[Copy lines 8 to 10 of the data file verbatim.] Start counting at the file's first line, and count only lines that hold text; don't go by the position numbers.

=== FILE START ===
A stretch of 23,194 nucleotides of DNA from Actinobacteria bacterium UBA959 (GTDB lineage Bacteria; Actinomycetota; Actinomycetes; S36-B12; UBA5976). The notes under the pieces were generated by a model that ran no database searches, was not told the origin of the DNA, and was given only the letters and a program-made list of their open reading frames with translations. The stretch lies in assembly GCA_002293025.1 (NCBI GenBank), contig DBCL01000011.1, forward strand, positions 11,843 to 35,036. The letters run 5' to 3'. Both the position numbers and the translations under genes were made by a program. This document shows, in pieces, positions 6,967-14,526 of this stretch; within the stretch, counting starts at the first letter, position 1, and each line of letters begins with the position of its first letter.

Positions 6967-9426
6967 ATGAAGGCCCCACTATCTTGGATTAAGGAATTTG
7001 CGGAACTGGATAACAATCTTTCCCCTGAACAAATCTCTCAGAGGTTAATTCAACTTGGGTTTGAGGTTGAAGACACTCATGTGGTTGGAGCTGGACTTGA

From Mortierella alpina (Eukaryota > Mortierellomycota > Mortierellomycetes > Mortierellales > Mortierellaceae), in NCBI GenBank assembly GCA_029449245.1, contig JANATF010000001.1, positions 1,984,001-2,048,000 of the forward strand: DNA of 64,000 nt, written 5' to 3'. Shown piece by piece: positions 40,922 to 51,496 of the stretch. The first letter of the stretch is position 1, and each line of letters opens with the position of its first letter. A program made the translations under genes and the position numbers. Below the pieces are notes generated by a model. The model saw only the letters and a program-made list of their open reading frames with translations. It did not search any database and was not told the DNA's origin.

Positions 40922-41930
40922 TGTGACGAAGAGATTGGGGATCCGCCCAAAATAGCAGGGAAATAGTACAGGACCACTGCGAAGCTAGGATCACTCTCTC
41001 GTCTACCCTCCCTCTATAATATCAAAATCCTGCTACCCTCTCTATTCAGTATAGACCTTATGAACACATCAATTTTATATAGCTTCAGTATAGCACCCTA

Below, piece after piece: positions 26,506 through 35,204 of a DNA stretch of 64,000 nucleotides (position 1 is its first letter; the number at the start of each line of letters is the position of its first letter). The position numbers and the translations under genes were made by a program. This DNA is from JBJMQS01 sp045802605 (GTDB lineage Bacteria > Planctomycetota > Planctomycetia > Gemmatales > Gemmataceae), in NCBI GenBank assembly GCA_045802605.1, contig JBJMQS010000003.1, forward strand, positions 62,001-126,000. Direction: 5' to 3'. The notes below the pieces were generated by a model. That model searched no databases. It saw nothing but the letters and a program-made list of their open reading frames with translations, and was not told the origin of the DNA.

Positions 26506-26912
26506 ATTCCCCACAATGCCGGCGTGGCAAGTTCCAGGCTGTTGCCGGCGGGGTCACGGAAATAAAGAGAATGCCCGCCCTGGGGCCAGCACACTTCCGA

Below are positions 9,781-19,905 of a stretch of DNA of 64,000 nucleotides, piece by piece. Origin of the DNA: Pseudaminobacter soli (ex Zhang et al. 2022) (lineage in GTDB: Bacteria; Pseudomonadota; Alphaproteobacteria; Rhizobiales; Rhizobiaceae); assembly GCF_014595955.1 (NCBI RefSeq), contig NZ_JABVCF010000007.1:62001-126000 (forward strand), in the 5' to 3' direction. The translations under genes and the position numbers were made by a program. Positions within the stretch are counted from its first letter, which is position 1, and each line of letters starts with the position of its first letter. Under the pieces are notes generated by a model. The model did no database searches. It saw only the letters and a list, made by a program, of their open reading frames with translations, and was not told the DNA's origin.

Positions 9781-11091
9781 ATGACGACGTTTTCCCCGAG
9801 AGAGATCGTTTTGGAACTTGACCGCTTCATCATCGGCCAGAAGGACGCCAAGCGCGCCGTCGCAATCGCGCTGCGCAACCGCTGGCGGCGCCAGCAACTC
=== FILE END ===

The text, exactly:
41001 GTCTACCCTCCCTCTATAATATCAAAATCCTGCTACCCTCTCTATTCAGTATAGACCTTATGAACACATCAATTTTATATAGCTTCAGTATAGCACCCTA

Below, piece after piece: positions 26,506 through 35,204 of a DNA stretch of 64,000 nucleotides (position 1 is its first letter; the number at the start of each line of letters is the position of its first letter). The position numbers and the translations under genes were made by a program. This DNA is from JBJMQS01 sp045802605 (GTDB lineage Bacteria > Planctomycetota > Planctomycetia > Gemmatales > Gemmataceae), in NCBI GenBank assembly GCA_045802605.1, contig JBJMQS010000003.1, forward strand, positions 62,001-126,000. Direction: 5' to 3'. The notes below the pieces were generated by a model. That model searched no databases. It saw nothing but the letters and a program-made list of their open reading frames with translations, and was not told the origin of the DNA.

Positions 26506-26912